I think it’s fair to say I went a little craze-balls regarding the NSA thing. I maintain that’s because secretly collecting millions of Americans’ phone records is a historically craze-balls thing for the US government to do, but there are good arguments on the other side. Probably, the NSA doesn’t care about anything besides preventing the President from coming down into their spy basement and personally blaming them for another terrorist attack, and most of our metadata is collected by the waste basket. Almost certainly, the hypothetical Fourth Amendment value of our Facebook friends is not so ethically compelling as an explosion-free Boston marathon. Today is Friday, and the week recedes behind us in forced perspective. Won’t you take a step back with me?
Over at his newly independent Dish, Andrew Sullivan summarizes the domestic-surveillance-is-not-a-big-deal argument with convincing quotes from David Simon. Secret thought it may have been, NSA records collection is legal under the Patriot Act, a law whose very name assures us it will not be abused. The very scope of the surveillance suggests that content-level scrutiny would be impossible for reasons of labor hours. And, since all versions of the argument end this way, there really are devoutly religious hicks who want to detonate our school buses. So what’ll it be: your phone records or you life?
Meanwhile, at the New York Er, Jane Mayer gives the lie to at least one of Simon’s claims. It turns out metadata is way more valuable than content, if you use it right. Say I call the pet store, then the veterinarian, and then the voodoo pet re-animator—you might reasonably surmise some events in my month. A former engineer at Sun Microsystems points out that metadata is a great way to identify romantic involvements and meetings among political operatives. Blackmail and repression of out-of-power parties are two defining abuses of the police state, but whatever. At least they can’t hear the content of their wives’ affairs.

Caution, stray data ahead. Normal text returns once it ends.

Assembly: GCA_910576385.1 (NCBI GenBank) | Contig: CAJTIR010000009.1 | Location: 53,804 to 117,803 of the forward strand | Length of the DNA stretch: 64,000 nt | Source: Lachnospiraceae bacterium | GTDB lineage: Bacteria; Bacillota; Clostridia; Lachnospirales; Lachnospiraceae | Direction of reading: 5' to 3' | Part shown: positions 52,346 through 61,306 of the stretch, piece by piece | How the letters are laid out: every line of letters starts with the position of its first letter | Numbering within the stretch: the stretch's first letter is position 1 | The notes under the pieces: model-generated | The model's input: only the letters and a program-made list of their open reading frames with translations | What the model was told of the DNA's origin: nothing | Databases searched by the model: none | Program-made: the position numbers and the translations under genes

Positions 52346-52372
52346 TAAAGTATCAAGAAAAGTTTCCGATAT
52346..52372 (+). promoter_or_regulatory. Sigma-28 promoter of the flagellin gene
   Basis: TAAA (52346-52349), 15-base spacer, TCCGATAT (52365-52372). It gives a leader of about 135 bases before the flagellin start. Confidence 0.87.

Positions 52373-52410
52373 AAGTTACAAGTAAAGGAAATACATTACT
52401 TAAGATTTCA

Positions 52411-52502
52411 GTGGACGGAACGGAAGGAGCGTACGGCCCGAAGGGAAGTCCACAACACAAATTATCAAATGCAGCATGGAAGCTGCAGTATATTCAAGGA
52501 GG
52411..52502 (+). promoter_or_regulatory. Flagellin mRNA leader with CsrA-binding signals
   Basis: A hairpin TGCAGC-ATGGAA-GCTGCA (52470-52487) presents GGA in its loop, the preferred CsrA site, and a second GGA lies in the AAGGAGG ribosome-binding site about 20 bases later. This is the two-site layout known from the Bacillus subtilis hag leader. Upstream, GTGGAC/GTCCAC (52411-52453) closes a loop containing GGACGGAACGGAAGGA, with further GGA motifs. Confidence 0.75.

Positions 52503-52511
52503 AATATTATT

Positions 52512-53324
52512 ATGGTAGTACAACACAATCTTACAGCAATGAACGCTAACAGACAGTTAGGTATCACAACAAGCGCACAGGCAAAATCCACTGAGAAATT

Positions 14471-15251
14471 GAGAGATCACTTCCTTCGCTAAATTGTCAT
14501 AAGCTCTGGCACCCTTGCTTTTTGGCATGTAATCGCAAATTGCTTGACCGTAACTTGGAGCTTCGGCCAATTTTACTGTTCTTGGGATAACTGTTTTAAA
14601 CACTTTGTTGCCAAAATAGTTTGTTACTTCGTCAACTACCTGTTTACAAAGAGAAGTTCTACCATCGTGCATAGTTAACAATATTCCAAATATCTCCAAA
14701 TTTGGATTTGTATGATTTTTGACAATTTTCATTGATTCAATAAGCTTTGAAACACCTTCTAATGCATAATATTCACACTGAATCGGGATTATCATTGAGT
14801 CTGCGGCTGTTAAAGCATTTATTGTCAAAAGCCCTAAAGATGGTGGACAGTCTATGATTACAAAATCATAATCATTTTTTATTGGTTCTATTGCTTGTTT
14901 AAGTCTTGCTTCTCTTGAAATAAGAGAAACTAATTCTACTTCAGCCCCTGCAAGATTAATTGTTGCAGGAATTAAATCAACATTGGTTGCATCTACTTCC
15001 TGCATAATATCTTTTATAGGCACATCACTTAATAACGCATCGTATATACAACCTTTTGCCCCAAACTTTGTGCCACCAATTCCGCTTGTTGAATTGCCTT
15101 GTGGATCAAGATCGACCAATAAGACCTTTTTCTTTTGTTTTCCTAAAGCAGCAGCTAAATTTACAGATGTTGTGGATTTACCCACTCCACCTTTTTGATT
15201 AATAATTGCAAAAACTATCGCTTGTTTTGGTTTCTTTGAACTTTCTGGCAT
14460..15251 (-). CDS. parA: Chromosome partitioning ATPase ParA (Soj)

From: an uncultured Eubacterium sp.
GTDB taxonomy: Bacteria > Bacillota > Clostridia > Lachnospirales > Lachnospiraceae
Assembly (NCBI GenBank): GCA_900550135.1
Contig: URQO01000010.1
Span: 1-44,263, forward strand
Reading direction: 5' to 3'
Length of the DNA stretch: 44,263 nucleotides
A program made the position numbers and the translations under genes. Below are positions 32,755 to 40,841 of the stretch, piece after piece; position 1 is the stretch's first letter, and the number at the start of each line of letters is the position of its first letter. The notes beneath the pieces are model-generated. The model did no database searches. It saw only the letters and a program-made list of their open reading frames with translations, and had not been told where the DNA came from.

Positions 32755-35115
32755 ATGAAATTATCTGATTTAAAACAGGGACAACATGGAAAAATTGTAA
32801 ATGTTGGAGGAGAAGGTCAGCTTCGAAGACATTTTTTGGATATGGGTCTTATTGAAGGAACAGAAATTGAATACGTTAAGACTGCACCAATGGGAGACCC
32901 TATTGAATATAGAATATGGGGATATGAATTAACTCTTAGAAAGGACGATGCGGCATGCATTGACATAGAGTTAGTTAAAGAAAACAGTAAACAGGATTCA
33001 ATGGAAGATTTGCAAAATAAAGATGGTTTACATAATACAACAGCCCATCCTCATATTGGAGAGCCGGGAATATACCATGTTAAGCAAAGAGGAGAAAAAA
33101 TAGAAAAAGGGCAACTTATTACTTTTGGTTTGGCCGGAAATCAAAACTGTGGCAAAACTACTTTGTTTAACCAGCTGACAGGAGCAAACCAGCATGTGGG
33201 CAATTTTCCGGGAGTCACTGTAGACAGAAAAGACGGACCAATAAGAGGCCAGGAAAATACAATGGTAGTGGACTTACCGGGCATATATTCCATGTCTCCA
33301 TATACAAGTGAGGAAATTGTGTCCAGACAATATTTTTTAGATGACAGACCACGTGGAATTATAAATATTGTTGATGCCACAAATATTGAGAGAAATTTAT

Random surveillance is a terrifying intrusion of government into our daily lives. Corporate surveillance, on the other hand, is marketing. The Onion wins by photo selection yet again with Area Man Outraged His Private Information Being Collected by Someone Other Than Advertisers. It says something about my confidence in government that I object to the feds getting my browser data from Google, but I don’t object to Google having it. Considering that 98% of my information reaches me through Chrome, maybe I am wrong to think that government will become the overbearing influence in my life. When Google and Verizon run society for a profit, we will long for a government that cares about our political views enough to repress them. At least I will have amazing shoes.
Meanwhile, in how you look at things, the suspicious package destroyed with a water cannon by the Iowa City bomb squad turned out to be a work of art. Russell Jaffee sold it to a lady who subsequently put it in a disused newspaper vending machine where people put free stuff. Another lady, seeing wires sticking out of a newspaper vending machine, called the cops, who followed protocol in clearing the neighborhood and destroying the suspicious object remotely. All this happened during an art festival, although the Iowa City hometown Patch reporter (editor!) declines to mention the festival outside his headline. There are two moral lessons here, and they are obvious:
- Keep Iowa City weird, you guys.
- Stop snitching.
Maybe that’s what troubles me most about the other perspective in this NSA thing. I thought we all agreed that it was us against the cops. Perhaps in this post-9/11 world of Jack Bauers and non-ironic NYPD hats, I lag behind the half of the country that knows the police are heroes now. They wouldn’t hurt us. You just need to put the whole thing in perspective. I mean, if the threat of global anarchism had prompted Taft to secretly document the telegram activity of every person in Chicago, history wouldn’t remember that as an unconstitutional overstep, right? When it comes to steps, it’s all how you remember them:
And now filtered for decade:
And away into history we go.